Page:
Shakespeare and The Merry Wives of Windsor

Thursday, September 15, 2011


I adore Shakespeare. I’ve read at least half of his works. I’ve seen dozens of his plays performed. In college I took a class completely devoted to learning how to read and interpret his writing. I’ve visited the Globe in England and every time I read a new play of his I find a new reason to love his work.

His writing isn’t perfect. He ripped story lines from others and his plays can be repetitive. He can be long-winded when he wants to, but all-in-all, there’s more brilliance than hot air there. When Shakespeare ran out of words to express what he was feeling, he invented them! That’s just amazing. Not only did he invent words, but they are ones that stuck and that we still use today.

I love his wit. He was incredibly funny. Many of his jokes were topical, so they aren’t nearly as amusing to us as they were to audiences that lived during his lifespan. It’s like someone watching an episode of Saturday Night Live from 30 years ago and expecting to catch every joke from the weekend update.

The Merry Wives of Windsor
by William Shakespeare
★★★★

On to the The Merry Wives of Windsor. This isn’t my favorite play, it isn’t even my favorite comedy by the Bard, but it is entertaining. It’s well-known purely because it brought back a fan-favorite, Sir John Falstaff (from the Henry IV history plays).


The basic plot is as follows, that well-loved pompous old fool, Falstaff, decides to seduce two of the married ladies in the town of Windsor. The confusion that ensues is almost like a French farce. People run in, doors slam, identities are mistaken, etc. In other words, good times.

Always the idiot, Falstaff makes the mistake of wooing two women who happen to be best friends. Mistress Ford and Mistress Page both receive love letter from the fat knight and devise a plan to trap and mock him. Mistress Ford’s husband ends up as collateral damage when he’s led to believe his wife is actually cheating on him.


What sets this play apart from his many others is the fact that it’s the only one set in contemporary (for Shakespeare) England. Most of his other plays either took place in the past or in another country. The subplot involves a husband and wife (the Pages) who are trying to marry their daughter off to men she doesn't love. The clever daughter evades her parents' wishes by coming up with a tricky solution of her own to get the man she truly loves.


If you're new to Shakespeare, see it live first! It's a play, it was meant to be seen and not just read. Once you've done that, explore the beauty of his writing. Much Ado About Nothing is a great place to start in the comedies and Hamlet remains my favorite tragedy... so far.


---One side note, if you’re looking for a definitive edition of Shakespeare, I would highly recommend the The Riverside Shakespeare. It is massive (like five inches thick), but I love it.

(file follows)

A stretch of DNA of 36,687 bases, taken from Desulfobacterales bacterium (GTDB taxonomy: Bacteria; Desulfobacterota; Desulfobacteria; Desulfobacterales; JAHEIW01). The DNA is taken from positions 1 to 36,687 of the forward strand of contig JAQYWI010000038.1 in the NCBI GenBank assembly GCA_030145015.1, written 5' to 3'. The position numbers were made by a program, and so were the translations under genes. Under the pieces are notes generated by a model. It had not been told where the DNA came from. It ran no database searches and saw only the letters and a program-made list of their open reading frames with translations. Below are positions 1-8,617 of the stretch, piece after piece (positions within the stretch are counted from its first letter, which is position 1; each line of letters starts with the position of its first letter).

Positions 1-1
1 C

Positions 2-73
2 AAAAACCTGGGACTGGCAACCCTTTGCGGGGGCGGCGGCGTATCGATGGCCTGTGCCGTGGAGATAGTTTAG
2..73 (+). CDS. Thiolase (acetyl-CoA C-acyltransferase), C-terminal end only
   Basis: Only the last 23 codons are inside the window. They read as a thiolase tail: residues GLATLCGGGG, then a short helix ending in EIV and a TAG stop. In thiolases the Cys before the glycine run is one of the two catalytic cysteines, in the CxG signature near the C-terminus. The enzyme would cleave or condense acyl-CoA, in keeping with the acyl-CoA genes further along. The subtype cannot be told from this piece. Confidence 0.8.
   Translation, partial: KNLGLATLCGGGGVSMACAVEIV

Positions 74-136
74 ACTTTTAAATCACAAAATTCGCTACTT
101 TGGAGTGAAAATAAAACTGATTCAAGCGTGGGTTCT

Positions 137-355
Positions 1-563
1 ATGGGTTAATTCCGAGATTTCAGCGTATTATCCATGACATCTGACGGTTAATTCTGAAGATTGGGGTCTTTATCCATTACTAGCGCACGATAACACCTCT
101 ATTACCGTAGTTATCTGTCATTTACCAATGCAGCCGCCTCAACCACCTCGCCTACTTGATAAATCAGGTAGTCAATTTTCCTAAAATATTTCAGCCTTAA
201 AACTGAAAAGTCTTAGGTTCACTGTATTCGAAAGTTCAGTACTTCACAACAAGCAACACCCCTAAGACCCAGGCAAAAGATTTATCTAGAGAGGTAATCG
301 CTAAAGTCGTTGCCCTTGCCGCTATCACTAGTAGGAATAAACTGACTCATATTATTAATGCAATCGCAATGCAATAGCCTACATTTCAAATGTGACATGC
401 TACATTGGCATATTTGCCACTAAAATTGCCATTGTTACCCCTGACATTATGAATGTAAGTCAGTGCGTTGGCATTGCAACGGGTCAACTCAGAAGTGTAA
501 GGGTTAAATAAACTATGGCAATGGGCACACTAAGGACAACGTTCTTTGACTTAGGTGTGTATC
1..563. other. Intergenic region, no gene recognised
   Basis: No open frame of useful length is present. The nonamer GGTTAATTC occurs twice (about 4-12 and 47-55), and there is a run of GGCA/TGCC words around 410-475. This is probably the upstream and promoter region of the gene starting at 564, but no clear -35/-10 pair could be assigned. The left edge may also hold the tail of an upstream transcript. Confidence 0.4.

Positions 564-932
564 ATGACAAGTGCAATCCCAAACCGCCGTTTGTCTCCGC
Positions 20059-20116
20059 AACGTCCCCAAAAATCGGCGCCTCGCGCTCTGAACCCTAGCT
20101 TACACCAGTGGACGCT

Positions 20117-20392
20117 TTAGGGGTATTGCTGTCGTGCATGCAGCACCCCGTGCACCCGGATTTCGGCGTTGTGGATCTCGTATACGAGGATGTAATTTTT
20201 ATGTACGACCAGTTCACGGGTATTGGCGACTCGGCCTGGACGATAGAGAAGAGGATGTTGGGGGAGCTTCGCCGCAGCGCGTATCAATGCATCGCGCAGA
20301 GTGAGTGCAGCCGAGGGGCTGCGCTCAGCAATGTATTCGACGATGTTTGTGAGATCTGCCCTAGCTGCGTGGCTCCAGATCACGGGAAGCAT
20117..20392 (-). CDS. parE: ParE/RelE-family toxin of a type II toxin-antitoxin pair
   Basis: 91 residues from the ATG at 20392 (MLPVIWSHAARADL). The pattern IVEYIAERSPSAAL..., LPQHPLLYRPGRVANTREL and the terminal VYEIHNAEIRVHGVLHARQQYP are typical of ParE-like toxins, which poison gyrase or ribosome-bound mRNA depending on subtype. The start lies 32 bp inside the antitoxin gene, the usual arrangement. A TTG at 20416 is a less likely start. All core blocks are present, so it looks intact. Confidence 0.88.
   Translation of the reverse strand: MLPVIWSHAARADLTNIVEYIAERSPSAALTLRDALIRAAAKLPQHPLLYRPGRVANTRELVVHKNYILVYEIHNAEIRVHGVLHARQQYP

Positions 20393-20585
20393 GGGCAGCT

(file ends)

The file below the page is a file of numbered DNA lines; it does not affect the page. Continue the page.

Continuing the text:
*Photo from the 2010 Globe performance

7 comments:

Brenna said...

Which is your favorite of the comedies? I always loved TAMING OF THE SHREW and MUCH ADO ABOUT NOTHING, though I haven't read Merry Wives.
I was never a fan of his historical plays - the Henry's or the Richard's - but there is definitely something to be said about his comedies!

Melissa (Avid Reader) said...

I love Much Ado, the verbal sparring is just so great. I think Twelfth Night is probably my favorite comedy. I'm with you on the Histories. I struggle to get into those.

April BooksAndWine said...

I totally suck at Shakespeare and only ever read the ones required for school, with the aid of Sparknotes, but I think I'd like to try his plays. Like, I love the adaptations of Taming Of The Shrew that I've seen, namely Ten Things I Hate About You. Good tip about seeing the play first then reading it. Also, will have to try Much Ado About Nothing.

And you know, the plot of The Merry Wives Of Windsor sounds ridiculous and awesome.

Mumsy said...

O Melissa, you are right about Shakespeare but wrong about the best comedy, which is OBVIOUSLY Twelfth Night. Twelfth Night is pure awesome goodness with laughsauce on top.

Mumsy said...

Whoops! Didn't see your comment! So you are not wrong about ANYTHING! What an excellent day to be you!

LindyLouMac in Italy said...

It is great to read this post and see how much you appreciate Shakespeare. I think more people would do so if they were taught to enjoy his work by good teachers.

Melissa (Avid Reader) said...

April - I love 10 Things I Hate About You, such a great movie!

Mumsy - Ha, at least we're of the same opinion! I was trying to describe the plot of Twelfth Night the other day and realized how ridiculous it sounds. It is so good though!

Lindy - Shakespeare gets a bad rap as being "boring" or "difficult" but he is so funny! I wish more people understood that.